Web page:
Brownian Motion is the random movement of particles suspended in a liquid or gas. The movement is caused by particles colliding with each other.
Brownian Motion is named after a botanist, Robert Brown, who noticed pollen grains moving around randomly in water under a microscope. Even though pollen grains are much larger than water molecules, there were still enough collisions for them to be moved.
Robert Brown didn’t understand why the pollen grains he observed were moving, but he was the first scientist to document this kind of movement. It was Albert Einstein who explained that water molecules were moving the pollen grains, and Brownian Motion was used as evidence for the kinetic theory of matter.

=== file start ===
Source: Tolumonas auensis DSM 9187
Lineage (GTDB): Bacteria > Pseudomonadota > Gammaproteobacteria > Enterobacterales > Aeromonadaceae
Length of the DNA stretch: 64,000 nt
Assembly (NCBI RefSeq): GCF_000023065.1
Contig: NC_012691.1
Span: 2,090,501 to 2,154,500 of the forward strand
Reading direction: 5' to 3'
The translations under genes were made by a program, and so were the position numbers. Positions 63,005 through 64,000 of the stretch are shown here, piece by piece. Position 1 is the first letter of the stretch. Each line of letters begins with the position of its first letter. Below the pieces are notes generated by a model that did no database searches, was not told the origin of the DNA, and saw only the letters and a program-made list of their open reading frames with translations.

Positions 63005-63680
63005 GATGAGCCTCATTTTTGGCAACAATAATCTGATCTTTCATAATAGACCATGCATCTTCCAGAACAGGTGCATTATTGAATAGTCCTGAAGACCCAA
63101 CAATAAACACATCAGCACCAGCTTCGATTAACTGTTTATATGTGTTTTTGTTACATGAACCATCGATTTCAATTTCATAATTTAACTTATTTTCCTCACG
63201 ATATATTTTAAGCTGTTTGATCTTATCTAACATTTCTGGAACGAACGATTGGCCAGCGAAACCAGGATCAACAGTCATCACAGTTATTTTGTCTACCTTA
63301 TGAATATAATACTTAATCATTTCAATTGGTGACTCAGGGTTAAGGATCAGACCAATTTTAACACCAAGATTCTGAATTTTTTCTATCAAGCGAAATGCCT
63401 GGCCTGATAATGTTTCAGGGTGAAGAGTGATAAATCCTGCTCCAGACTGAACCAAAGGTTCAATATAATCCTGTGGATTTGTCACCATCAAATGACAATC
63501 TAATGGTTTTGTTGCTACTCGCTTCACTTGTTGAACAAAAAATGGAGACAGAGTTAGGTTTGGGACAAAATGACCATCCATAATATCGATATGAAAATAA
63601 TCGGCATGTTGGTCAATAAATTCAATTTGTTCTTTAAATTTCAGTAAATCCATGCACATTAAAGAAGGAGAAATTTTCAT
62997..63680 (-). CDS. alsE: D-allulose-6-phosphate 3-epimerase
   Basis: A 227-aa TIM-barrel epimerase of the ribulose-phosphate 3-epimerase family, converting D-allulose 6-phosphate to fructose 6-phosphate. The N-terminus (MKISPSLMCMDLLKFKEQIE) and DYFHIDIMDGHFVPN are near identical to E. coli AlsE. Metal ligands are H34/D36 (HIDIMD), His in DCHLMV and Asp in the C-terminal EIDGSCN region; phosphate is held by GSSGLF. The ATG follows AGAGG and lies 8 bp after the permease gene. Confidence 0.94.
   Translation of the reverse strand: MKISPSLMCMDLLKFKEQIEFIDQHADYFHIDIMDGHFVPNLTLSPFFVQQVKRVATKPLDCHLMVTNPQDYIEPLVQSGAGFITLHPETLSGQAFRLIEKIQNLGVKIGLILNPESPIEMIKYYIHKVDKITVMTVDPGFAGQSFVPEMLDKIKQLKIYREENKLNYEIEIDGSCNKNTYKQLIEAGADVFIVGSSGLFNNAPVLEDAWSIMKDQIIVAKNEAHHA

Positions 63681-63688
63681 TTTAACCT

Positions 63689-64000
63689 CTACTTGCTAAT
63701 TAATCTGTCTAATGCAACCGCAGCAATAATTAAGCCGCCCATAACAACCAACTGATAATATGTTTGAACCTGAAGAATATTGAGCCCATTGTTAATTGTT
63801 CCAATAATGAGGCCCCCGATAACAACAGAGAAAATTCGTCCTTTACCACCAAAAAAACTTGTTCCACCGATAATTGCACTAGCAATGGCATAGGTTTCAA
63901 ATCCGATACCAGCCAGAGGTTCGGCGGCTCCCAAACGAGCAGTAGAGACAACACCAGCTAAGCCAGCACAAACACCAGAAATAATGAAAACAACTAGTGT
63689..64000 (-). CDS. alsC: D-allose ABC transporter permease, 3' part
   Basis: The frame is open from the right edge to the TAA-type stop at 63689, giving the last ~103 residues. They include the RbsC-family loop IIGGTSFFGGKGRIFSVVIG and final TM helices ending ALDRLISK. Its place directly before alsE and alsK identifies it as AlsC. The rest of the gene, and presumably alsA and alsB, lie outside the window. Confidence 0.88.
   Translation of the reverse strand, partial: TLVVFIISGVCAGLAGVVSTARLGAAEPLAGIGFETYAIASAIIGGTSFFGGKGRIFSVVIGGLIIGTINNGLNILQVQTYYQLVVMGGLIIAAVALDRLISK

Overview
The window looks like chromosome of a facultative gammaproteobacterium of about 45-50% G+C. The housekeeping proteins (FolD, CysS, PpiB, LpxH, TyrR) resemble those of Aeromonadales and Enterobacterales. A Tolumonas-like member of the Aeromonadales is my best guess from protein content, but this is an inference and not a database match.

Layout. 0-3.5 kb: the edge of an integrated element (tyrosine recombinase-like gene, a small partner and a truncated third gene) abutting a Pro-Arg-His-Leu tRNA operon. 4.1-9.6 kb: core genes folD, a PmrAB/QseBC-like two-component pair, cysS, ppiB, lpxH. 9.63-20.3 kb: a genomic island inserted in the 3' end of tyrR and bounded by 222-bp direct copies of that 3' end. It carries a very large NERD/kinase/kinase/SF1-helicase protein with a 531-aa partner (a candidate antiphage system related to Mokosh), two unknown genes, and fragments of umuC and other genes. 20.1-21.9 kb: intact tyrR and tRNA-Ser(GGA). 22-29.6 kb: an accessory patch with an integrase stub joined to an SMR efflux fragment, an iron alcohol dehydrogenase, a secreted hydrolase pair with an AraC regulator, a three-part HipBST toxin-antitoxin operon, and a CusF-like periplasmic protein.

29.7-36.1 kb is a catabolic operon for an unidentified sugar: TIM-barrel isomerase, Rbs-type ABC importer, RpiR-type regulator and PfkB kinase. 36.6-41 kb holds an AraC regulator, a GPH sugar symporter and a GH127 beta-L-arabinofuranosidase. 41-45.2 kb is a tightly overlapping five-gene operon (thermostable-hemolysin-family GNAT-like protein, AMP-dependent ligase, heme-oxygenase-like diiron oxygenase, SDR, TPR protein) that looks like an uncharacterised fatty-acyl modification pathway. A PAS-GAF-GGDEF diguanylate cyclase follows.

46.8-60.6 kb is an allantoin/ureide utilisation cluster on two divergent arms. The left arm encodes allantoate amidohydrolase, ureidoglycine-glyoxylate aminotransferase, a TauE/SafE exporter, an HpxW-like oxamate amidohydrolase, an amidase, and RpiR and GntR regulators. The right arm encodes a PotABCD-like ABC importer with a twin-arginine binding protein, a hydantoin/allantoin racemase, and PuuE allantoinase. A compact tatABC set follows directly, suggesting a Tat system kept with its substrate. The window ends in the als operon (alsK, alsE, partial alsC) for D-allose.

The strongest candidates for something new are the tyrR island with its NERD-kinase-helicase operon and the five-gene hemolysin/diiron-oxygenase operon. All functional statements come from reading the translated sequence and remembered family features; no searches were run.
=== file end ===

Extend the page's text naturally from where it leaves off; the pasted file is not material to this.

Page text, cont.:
This video explains Brownian Motion brilliantly!
What’s the difference between Brownian Motion and Diffusion?
- Diffusion is the movement of particles from a high to a low concentration. The particles have a direction of travel. In Brownian Motion, the movement of particles is random.
- Diffusion occurs when there is a concentration gradient. Brownian Motion occurs due to the movement of other particles in the liquid or gas.
Last Updated on June 26, 2023 by Emma Vanstone